Just because you have a responsive libido doesn’t mean you don’t have a libido!
I make this point repeatedly in our revamped Boost Your Libido course that launches next Monday, but I really want to drive this home today:
Just because you don’t have what we call a “spontaneous” libido does not mean you’re less sexual, that you can’t enjoy sex, or that you don’t want sex.
Emily Nagoski really made waves with her book Come As You Are when she popularized the notions of a “spontaneous” vs. “responsive” libido. I’ve talked about this a lot too, but basically a spontaneous libido is someone who feels the desire for sex before any kind of sexual activity starts, and a responsive libido person is someone who responds sexually when the sexual situation is started, or when her environment tells her, “it’s sexy sexy time now.”
More men have a spontaneous libido, and more women have a responsive libido, but, as with most things, this is on a bell curve, and women can have spontaneous libidos and men can have responsive libidos!
Right now we’re in our series on what’s killing women’s libido, and I want to talk today about how the way we see libido can actually kill libido.
Responsive libidos are libidos. Period.
There is nothing wrong with you if you are not a spontaneous libido person. It does not mean that you don’t want sex. It does not mean that you’re not a sexual person.
It just means that you need something to respond to, because sexual feelings don’t come spontaneously to you. But that doesn’t mean that you can’t enjoy sex!
One of the questions we asked in surveys leading up to the Good Girl’s Guide to Great Sex was about arousal level when any kind of sexual activity started.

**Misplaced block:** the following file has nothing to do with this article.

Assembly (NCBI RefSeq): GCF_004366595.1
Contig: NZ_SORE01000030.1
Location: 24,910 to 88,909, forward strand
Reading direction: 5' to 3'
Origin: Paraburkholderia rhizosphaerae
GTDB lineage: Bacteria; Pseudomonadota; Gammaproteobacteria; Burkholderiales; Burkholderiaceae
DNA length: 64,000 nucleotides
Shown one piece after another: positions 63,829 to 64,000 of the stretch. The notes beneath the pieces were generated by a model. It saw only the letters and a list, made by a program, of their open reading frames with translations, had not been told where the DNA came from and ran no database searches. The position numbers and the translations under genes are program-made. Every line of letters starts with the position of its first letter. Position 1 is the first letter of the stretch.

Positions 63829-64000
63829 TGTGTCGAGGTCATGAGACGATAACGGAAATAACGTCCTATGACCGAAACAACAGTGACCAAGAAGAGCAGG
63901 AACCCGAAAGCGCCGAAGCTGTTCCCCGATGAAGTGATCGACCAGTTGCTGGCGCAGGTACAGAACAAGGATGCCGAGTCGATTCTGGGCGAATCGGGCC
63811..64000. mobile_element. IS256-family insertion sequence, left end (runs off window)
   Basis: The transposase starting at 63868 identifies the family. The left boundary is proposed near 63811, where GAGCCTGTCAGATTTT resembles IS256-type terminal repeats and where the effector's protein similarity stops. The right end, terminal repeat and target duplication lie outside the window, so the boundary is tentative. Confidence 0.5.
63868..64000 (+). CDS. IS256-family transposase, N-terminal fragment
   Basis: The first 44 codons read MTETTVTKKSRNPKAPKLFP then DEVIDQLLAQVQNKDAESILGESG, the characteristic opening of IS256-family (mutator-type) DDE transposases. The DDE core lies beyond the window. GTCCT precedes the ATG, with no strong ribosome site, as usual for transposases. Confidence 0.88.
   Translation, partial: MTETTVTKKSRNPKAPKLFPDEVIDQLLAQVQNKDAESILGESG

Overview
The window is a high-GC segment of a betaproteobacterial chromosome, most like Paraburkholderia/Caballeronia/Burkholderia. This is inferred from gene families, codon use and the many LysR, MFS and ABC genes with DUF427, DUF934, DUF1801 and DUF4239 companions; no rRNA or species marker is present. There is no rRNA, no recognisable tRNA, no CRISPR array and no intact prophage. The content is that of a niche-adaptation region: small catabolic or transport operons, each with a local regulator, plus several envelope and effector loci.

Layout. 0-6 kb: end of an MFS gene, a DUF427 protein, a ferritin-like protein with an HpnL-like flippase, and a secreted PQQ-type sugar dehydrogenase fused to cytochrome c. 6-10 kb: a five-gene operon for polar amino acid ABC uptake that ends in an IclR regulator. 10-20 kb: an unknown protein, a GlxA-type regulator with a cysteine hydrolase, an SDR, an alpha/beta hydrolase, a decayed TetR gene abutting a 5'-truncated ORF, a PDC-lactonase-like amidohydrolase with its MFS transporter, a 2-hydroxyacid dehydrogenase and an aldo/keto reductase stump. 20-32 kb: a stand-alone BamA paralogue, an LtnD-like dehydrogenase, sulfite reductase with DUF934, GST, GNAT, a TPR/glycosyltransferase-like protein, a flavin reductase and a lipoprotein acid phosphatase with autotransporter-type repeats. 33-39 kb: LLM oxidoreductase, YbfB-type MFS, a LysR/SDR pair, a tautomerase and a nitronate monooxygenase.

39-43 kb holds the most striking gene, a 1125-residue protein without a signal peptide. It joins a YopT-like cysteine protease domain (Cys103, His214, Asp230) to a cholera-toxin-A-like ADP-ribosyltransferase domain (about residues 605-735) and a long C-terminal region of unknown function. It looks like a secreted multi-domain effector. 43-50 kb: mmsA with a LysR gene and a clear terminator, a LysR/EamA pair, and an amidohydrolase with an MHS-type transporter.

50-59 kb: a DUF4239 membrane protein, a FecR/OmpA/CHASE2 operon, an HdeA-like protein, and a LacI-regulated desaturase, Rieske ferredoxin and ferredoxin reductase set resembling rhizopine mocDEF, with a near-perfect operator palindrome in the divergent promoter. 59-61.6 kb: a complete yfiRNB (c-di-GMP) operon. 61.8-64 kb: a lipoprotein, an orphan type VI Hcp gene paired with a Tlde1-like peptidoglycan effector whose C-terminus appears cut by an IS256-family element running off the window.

We found that there was no difference in the feelings post-sex between women who started sex already aroused (so more spontaneous people) and women who weren’t at all aroused, but were confident they were going to get there.
In other words, whether you were a spontaneous libido or a responsive libido, as long as you were confident you were going to have a fun time, then sex tended to end the same way–feeling blissful and connected to your husband.
This is so important to understand, because one of the biggest libido killers is women thinking, “I’m just not sexual,” or “there’s something wrong with me because I never want sex.”
We didn’t find that! As long as you are able to respond (and you have something to respond to!), things can go very, very well.
When we don’t understand this dynamic, we can cause shame and make her retreat from sex.
I once had a question from a woman that went something like this:
My husband gets upset with me because he says I’m not attracted to him. He says that other women are all over their husbands, and they see their husbands and they immediately get turned on. But I don’t work that way. So he tells me that I’m making him feel insecure and I’m making him feel like I don’t want him because I’m never just in the mood.
When we do have sex I really enjoy it, but I have to admit the feeling doesn’t come over me very often. But he insists that other women aren’t like that, and I”m a freak. He insists that all of his friends’ wives are all over them all the time. Is this true? Is there something wrong with me?
One thing I found funny about this question was, “how would he know what other women do?”
But it is true that in media, women’s libidos tend to be shown as the same as men. They’re panting first, they jump into bed, they want to get it on.
That’s great if you’re like that! And many of us are at the beginning of a relationship. But often that does change.
Again, though, this does not mean that you can’t respond sexually or that you’re not sexual.
The problem comes when we assume that spontaneous libidos are the only types of libidos.
If we assume that only people who are panting first want sex, then we can assume that we actually don’t want sex! We can say no. We can never initiate. We can feel schlumpy and distinctly unsexy.